You can’t go wrong if you have supplied all the images at a quality of 300dpi and placed at 100%, depending on the final size of your project. If it’s smaller than A5 then 200dpi should be good enough. For outdoor and large format files 150dpi - 300dpi should be ok. Please call us if you have any questions.

Do I have to send you my fonts?

No. You can outline your fonts. However, if you have created your PDF correctly any fonts that you use will be embedded in the PDF.

Note; outlined fonts are no longer editable.

Why don’t the colors’ of my print match my screen?

Screen technology varies, so a color that looks perfect on your laptop will look different on your Smartphone, TV or Monitor. Your screen displays colors’ using light so you can achieve bright vibrant colors’ that can’t be replicated with ink on a page. As a result, we can’t guarantee a color match of your screen. However, as long as you have used a CMYK color space you can expect the highest quality output in our tightly controlled color calibrated environment.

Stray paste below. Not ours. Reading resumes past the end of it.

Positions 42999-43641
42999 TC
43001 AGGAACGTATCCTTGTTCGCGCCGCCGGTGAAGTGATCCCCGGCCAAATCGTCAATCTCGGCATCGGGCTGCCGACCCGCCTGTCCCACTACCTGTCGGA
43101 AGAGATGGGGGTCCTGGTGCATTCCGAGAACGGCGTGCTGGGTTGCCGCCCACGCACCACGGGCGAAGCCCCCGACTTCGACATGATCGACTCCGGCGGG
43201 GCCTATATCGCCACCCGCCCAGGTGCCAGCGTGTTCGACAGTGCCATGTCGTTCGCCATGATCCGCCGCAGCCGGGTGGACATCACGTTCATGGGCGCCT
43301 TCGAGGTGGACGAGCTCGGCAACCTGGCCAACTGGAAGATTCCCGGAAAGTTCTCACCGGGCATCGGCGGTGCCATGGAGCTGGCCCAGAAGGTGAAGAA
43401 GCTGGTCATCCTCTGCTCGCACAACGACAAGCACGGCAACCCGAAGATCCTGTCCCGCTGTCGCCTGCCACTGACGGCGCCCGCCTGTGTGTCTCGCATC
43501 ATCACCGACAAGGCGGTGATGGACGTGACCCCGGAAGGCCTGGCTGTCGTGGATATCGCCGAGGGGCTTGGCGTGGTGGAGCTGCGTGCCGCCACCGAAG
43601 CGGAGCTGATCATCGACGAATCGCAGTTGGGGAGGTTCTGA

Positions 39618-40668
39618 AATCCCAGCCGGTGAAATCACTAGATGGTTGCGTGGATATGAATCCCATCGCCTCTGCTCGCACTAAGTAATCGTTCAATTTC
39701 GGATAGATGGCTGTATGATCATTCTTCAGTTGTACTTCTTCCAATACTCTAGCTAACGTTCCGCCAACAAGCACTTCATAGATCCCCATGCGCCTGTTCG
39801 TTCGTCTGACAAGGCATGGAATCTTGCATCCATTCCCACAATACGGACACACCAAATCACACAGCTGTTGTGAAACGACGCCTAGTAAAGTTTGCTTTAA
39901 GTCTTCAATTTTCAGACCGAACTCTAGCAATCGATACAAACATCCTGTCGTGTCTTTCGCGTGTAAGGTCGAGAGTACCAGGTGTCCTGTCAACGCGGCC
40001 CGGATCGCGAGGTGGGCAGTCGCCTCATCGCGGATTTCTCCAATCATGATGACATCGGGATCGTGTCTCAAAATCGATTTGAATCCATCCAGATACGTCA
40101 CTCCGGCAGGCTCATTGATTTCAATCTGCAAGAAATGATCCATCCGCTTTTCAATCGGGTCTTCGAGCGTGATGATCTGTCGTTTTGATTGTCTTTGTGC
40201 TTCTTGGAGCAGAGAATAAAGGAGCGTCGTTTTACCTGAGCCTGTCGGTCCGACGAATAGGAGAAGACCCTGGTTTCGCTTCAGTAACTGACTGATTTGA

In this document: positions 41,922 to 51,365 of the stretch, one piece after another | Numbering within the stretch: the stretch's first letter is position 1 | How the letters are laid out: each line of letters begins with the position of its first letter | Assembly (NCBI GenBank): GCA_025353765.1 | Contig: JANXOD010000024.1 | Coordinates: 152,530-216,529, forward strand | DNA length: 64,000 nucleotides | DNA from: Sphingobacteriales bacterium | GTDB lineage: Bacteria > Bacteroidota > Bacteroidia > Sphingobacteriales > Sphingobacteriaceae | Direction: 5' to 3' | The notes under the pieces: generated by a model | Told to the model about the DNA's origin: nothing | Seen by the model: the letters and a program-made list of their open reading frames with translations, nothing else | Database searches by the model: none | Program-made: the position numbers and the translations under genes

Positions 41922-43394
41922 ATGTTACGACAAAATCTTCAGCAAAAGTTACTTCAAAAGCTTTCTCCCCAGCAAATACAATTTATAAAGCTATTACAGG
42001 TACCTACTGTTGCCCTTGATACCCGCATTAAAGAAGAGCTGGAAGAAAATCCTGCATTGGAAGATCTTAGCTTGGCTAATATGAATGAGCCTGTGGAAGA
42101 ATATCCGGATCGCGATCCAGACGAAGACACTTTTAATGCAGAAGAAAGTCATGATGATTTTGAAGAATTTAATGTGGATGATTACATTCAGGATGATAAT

What happens if my files have not been prepared properly?

If the files we receive do not meet our requirements (in terms of size, resolution, bleeds, etc.) you will receive a phone call or email detailing what is wrong and how we can help fix it.

Can you print images from the internet for me?

There are several issues with images taken directly from the internet. First, these images are mainly 72dpi – this is less than a third of the necessary print size and will therefore pixilation occurs when printing. There are also copyright issues, as most images from the internet are the property of the owner of the site – yes, this is policed and the fines are heavy. However, images sourced from an online stock photography library can be used in artwork files, as long as you have obtained the appropriate copyright approvals and they are purchased at the correct resolution. There are many reputable resources on the internet that can provide images for a reasonable cost.

What is the difference between vector and raster images?

Vector images are made up of a series of shapes and colours (vectors) and are manually created and edited using design software (commonly Adobe Illustrator) and can be enlarged to any size. Raster based images are commonly created by photography and cannot be enlarged much further than their original size without impacting negatively on their final resolution.

What is DPI, Resolution, and Print & Viewing Distance?

The short answer;